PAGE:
The 31 Democrats who just demanded that the rich get a tax cut are an interesting bunch. Consider their latest fundraisers. How much does it cost to get in?
If you want to get close to Jason Altmire, try paying $5,000 to “Host” one of the breakfasts he likes to hold at a DC wine bar. Sorry, the price isn’t tax deductible, but if you can afford the fee you can also be assured that Rep. Altmire is working hard to give you a good ROI.
John Barrow is one of the 31 Democrats who demanded tax cuts for the wealthiest Americans while the rest of us struggle to get by. If you’re one of Rep. Barrow’s constituents and you’re having trouble finding him, try looking inside a DC lobbyist’s office. He likes to hold parties there, but you’ll have to pay $500-$1000 to get in.
Melissa Bean of Illinois held a swanky event at Trump International. To get in, you were expected to contribute $2,400 to $5,000. I expect you have that much in change on your kitchen counter, don’t you?
Dan Boren appreciates so much the use of a lobbyist’s Capitol Hill townhouse for his fundraising dinners. Cost: $5,000 to host, $2,500 to co-host.
Thanks to your contributions, Allen Boyd just knocked off a challenger who said he was going to fight for the working people in Florida’s 2nd district. Working people are such chumps, aren’t they? Don’t they know the real money’s in capital investment? Speaking of capital investment, make your latest check out for $1,000 – $5,000, please. Thank you so much.
Travis Childers‘ entry fee for a fundraiser: $500-$5000, depending on how close you want to get.
Last night, Jim Costa asked supporters to bring $1,000 – $5,000 checks to a hotel room in Washington DC, shortly after he signed that letter demanding tax cuts for America’s richest.
Lincoln Davis had a fun lobbyist lunch recently at Club 116. That’s not in Tennessee’s District 4, which Davis is supposed to represent. No, it was in Washington, DC, which a much more convenient location for Davis’ donors. The cost of lunch was tiered by the Davis campaign: $500-$5000 on a sliding scale.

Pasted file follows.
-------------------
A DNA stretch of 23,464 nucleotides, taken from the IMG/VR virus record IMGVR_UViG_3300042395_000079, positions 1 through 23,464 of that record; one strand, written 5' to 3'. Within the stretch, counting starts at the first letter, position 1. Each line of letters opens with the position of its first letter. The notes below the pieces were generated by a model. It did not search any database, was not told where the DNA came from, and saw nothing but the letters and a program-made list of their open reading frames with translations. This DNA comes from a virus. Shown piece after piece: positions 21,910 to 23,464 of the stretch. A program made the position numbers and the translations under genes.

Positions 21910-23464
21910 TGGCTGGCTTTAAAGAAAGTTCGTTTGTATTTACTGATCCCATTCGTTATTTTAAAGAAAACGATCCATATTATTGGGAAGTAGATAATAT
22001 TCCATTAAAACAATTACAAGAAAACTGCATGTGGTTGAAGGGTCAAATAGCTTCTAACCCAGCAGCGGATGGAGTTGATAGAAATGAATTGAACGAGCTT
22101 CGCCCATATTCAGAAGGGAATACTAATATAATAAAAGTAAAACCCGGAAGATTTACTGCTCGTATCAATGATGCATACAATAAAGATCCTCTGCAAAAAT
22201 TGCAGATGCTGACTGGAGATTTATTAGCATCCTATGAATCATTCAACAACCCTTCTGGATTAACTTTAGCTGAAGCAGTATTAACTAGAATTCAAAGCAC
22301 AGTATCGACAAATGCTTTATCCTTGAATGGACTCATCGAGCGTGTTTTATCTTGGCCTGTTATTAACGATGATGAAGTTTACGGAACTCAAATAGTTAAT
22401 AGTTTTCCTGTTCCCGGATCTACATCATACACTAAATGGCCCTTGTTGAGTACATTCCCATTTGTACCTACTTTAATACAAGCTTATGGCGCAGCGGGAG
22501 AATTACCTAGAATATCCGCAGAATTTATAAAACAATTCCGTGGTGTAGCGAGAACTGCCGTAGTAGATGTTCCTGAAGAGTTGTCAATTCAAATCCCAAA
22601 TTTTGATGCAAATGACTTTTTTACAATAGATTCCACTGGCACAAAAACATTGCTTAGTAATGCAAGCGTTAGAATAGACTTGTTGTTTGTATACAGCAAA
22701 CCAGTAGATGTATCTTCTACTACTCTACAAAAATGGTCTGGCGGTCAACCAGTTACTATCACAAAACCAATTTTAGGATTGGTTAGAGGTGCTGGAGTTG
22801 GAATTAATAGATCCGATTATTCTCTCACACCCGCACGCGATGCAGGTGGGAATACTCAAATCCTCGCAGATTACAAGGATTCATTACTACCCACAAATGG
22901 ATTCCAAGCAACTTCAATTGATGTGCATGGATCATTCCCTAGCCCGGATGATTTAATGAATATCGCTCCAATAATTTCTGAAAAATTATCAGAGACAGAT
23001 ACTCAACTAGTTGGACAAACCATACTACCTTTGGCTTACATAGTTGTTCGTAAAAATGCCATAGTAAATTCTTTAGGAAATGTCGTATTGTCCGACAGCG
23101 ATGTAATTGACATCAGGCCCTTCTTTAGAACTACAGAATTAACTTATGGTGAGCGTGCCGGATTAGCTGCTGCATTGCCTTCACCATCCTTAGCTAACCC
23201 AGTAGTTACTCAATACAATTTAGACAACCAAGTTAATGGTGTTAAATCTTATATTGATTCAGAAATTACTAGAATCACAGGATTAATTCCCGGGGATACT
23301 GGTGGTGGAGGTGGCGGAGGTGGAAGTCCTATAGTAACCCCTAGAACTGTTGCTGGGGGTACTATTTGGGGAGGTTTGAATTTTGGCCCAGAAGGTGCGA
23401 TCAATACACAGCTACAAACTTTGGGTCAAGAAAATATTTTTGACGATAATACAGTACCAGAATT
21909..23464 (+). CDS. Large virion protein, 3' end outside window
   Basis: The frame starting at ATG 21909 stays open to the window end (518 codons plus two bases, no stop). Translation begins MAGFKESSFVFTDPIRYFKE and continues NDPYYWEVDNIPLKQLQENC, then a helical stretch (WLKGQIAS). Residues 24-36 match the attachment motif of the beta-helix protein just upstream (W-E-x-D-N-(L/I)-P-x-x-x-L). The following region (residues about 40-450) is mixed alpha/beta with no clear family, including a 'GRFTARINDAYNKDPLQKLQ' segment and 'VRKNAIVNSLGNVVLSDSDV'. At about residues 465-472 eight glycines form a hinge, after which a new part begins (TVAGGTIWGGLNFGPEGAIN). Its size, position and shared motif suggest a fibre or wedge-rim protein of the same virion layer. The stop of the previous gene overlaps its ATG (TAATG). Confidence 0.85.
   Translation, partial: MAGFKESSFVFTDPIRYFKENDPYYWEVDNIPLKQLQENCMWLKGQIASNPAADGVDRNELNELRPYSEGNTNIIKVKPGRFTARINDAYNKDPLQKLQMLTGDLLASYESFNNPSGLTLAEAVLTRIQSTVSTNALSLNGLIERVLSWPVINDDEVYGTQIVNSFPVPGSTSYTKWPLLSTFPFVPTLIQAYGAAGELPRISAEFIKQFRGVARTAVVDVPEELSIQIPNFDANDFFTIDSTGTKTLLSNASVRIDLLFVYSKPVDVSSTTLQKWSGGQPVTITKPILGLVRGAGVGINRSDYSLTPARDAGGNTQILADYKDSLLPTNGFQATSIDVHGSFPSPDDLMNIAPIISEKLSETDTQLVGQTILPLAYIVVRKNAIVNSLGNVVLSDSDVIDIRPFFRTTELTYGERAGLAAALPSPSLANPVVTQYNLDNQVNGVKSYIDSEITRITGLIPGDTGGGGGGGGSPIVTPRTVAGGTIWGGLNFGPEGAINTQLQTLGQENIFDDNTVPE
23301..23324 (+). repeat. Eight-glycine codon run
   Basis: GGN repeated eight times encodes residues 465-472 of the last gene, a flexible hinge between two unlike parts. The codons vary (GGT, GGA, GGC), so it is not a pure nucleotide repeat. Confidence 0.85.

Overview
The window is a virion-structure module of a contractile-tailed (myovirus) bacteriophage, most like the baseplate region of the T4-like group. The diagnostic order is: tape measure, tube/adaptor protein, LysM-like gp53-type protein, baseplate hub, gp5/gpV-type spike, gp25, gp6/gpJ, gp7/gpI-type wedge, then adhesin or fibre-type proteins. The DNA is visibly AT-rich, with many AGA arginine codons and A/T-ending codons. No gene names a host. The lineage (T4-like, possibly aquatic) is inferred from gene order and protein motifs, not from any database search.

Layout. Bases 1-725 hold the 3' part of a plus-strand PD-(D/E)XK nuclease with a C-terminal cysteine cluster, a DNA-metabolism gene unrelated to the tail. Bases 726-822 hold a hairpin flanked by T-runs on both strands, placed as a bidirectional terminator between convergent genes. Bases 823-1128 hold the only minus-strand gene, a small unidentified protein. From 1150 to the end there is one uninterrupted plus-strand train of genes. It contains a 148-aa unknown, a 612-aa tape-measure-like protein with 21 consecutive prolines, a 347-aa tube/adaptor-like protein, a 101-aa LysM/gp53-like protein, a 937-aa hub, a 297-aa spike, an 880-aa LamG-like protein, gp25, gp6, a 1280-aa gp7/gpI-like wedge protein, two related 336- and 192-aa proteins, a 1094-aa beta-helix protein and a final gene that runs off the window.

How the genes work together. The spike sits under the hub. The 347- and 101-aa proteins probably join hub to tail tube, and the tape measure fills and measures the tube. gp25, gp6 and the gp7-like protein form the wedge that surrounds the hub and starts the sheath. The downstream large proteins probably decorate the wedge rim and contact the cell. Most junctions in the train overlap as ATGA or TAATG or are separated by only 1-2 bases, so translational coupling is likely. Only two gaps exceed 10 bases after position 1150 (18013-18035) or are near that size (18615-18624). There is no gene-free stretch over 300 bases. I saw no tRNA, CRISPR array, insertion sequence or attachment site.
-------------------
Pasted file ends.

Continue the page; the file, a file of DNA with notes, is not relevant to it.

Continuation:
When Brad Ellsworth isn’t issuing demands that the richest Americans get a tax cut in the middle of a recession, he can be found swilling wine at the Monocle Restaurant with his friends (admission $1,000-$2,500). Turn-ons: Long Island Oysters on the half shell. Turn-offs: those filthy beggars outside on the sidewalk, always asking for spare change while you wait for the limo.
When Stephanie Herseth-Sandlin needs money after a long day of doing tax favors for rich people, she goes straight to the source: last night it was the Washington Court Hotel in DC, where she found a room full of people holding $1,000-$5,000 checks, all in gratitude for her service.
Nobody who rolls her wheelbarrow through streets broad and narrow selling cockles and mussels is welcome at the Molly Malone’s fundraiser in DC for Jim Himes. Fishmongers can’t afford the $500-$2500 entrance fee.
Make your checks payable to Ron Klein for Congress if you want to get in the door to a lobbyist’s Capitol Hill townhouse for Klein’s “reception” in five days’ time. But please, write “Attention 4C Partners LLC” on the envelope. The handlers, who specialize in building “relationships and intimate knowledge of the political landscape,” will take care of all the messy details for Rep. Klein. Also be sure to thank Ron Klein for slashing your heavy tax burden as you make out the $1,000 check.
Jim Marshall is a frequent guest at the Sonoma Wine Bar, which is neither in Sonoma California nor in the state Marshall nominally represents, Georgia. It’s a drinking spot in Washington, DC. The cost to drink with Marshall is $1,000.
Jim Matheson of Utah — his latest fundraiser was at Johnny’s Half Shell in Washington, DC, where Political Action Committee representatives paid $5,000 for some face time. Everyone else was expected to pay $1,500 – $2,000 for admittance.
Invitations to a party in honor of Mike McMahon made sure to mention his Transportation and Infrastructure Committee membership, a membership very valuable to business. The party wasn’t in his district — district visits are for chumps. The money’s in DC, baby, and you had to pay $1000-$2500 to get in.
To find Mike McIntyre next week, head to the coast. Not the North Carolina coast. No, go to Tortilla Coast in Washington, DC. To get in the door and see McIntyre, you’ll need a check made out for $500-$5000. Don’t worry: if you’re rich enough to matter, your tax benefit from McIntyre’s advocacy stands to be much larger.
Matt Brow and Geoff Werth aren’t from Arkansas, but they’re two of Mike Ross‘ most important constitutents. Brow and Werth are federally registered corporate lobbyists. In a week and a half they’ll be feeding Mike Ross steak at Charlie Palmer’s in DC. If you have $1500 to $5000 to spare, you could be part of the party too.
John Salazar‘s cost at a fundraiser held in a lobbyist’s townhouse: $500 if you want to be a “friend,” $2,500 if you want to be a “patron,” and $5,000 if you want to be a “host.” Sounds parasitic, doesn’t it?
They’d like to ask for more upfront, but that would be illegal under campaign finance law. Don’t worry, there are soft ways of sending them money unseen. They’ll see to your tax bill around back. Look for a smoke-filled room.